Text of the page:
City Hall Plans to Neuter 50,000 Stray Dogs

MTA memorial to Malchik, a stray that was stabbed to death by a female fashion model near Mendeleyevskaya metro.
City Hall is spending $64 million to neuter as many as 50,000 stray dogs because of a rising number of attacks on people.

A Soviet-era policy of shooting homeless animals was abandoned in 2002. Mayor Yury Luzhkov, under pressure from animal-rights groups to uphold the ban, has now decided on a two-year program to stop the dogs from breeding, said Natalya Sokolova, the city's top animal official.

More than 22,000 Muscovites were bitten last year, a rate of 60 a day. One-third of these were hospitalized with severe injuries, and more than 90 percent were inoculated for rabies, according to the Federal Consumer Protection Service.

"We can't go around and exterminate the dogs," Luzhkov said in an interview broadcast on TV Center this month. "All the animal-rights activists are dead set against that. But the number of dogs is rising. This is a very serious problem, and it's very difficult to resolve."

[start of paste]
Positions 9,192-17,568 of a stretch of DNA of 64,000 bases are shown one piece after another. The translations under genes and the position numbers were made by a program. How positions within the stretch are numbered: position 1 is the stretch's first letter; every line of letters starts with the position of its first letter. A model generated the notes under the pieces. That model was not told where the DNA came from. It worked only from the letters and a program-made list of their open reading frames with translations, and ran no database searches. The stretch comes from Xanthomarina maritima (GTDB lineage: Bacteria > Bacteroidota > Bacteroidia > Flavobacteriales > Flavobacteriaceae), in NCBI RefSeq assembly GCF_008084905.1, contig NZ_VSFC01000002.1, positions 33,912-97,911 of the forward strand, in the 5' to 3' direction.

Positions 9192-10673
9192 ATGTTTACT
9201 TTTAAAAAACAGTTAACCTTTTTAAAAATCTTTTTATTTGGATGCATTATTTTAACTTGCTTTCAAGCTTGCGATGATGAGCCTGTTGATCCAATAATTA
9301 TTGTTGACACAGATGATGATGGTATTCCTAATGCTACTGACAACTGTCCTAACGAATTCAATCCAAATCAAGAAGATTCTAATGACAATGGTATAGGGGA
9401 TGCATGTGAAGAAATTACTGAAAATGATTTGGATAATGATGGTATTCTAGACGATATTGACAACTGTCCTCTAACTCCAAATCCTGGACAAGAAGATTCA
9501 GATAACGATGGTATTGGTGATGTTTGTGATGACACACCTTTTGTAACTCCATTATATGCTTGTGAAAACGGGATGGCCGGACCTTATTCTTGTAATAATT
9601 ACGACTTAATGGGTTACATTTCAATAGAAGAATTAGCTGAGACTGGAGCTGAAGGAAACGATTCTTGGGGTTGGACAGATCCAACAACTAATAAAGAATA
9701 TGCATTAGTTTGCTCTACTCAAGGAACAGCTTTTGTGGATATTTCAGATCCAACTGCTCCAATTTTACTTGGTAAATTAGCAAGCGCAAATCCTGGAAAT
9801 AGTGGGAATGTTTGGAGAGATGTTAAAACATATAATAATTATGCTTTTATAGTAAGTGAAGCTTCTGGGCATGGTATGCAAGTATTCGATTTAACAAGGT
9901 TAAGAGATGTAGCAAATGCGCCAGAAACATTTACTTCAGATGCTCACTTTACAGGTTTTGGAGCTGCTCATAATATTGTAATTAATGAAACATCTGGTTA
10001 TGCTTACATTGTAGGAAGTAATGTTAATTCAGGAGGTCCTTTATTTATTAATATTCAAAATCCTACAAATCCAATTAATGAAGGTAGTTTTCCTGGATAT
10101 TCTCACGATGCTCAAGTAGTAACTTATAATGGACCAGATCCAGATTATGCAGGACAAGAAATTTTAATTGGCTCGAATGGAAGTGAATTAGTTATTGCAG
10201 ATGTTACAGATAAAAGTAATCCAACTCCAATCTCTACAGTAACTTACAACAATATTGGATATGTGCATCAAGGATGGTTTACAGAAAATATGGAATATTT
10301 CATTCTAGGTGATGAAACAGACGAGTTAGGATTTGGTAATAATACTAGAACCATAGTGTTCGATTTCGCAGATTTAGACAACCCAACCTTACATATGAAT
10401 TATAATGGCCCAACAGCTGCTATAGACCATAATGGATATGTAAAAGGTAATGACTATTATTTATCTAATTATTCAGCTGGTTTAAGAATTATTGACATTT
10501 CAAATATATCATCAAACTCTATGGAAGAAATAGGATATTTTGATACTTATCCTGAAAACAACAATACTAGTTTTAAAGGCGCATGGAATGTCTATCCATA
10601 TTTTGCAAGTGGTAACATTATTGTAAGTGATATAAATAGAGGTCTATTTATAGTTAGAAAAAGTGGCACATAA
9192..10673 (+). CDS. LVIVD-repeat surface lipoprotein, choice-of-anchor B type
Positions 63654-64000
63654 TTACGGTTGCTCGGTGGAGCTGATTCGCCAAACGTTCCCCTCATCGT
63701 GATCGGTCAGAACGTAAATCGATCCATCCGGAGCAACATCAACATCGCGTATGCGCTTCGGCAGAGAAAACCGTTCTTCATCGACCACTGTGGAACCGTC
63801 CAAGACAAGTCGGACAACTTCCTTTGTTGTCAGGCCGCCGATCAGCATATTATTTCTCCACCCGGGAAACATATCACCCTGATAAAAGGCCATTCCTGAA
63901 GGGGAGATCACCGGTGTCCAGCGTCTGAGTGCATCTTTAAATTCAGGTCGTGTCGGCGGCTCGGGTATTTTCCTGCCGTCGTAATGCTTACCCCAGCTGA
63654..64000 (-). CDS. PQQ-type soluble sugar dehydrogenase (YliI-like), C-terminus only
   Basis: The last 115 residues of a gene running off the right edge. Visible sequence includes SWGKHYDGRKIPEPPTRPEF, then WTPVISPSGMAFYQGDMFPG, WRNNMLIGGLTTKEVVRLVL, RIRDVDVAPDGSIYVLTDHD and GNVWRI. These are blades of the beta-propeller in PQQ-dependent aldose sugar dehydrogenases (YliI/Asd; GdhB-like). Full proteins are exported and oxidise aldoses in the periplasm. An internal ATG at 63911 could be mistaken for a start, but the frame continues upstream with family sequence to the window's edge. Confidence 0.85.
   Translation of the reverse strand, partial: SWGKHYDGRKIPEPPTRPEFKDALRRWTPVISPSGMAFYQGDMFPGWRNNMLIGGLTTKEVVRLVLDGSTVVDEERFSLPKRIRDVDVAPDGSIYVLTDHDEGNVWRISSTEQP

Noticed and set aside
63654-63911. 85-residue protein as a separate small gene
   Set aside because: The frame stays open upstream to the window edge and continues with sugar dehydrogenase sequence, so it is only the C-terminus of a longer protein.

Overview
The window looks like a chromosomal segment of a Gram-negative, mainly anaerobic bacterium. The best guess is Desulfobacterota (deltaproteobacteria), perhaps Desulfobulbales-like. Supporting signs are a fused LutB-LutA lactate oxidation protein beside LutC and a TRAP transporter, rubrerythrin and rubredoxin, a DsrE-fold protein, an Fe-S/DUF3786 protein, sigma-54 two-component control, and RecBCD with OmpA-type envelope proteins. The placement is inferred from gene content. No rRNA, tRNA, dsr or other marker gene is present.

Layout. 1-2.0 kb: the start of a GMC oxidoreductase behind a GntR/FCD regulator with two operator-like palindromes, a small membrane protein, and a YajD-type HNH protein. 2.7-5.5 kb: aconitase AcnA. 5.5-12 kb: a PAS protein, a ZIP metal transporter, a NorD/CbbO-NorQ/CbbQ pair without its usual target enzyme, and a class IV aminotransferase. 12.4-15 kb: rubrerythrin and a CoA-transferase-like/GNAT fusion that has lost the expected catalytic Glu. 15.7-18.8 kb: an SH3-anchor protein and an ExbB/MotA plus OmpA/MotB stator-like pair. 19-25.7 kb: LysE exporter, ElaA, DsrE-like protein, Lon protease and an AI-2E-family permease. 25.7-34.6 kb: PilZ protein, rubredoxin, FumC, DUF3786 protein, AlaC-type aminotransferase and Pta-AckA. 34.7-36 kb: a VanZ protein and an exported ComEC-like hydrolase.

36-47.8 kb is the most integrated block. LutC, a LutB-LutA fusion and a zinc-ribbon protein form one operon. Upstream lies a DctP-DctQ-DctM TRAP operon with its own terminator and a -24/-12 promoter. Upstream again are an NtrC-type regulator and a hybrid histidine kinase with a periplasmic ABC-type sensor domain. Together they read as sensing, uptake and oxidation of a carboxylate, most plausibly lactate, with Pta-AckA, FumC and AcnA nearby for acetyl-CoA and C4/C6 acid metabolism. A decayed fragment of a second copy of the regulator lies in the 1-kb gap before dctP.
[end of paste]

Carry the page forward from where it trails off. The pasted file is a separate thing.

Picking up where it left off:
The city is building 15 shelters to house 30,000 dogs by the end of next year at a cost of 1.5 billion rubles ($64 million), Sokolova said. The animals will be neutered and returned to where they were caught after a 10-day recovery period. Luzhkov, 71, started a neutering program in 2002, though a lack of kennels limited the procedure to 10,000 animals a year.

By comparison, London, Europe's second-largest city, has a single shelter, the privately run Battersea Dog's Home, which can accommodate just 700 dogs.

"It's madness," Sokolova said of the program's budget. "It'd be better to spend this money on building kindergartens or schools.''

Cases of cruelty to strays have generated public indignation. Officials at the Mendeleyevskaya metro station erected a bronze statue last year of Malchik, or Boy, a dog who lived in the subway for three years before being stabbed to death by a female fashion model after her dog attacked the stray.

The woman was committed to a psychiatric hospital because of the killing, according to Irina Novozhilova, head of the animal-rights group Vita.

The attacks often occur in parks and near subway stations, where dogs gather in large groups.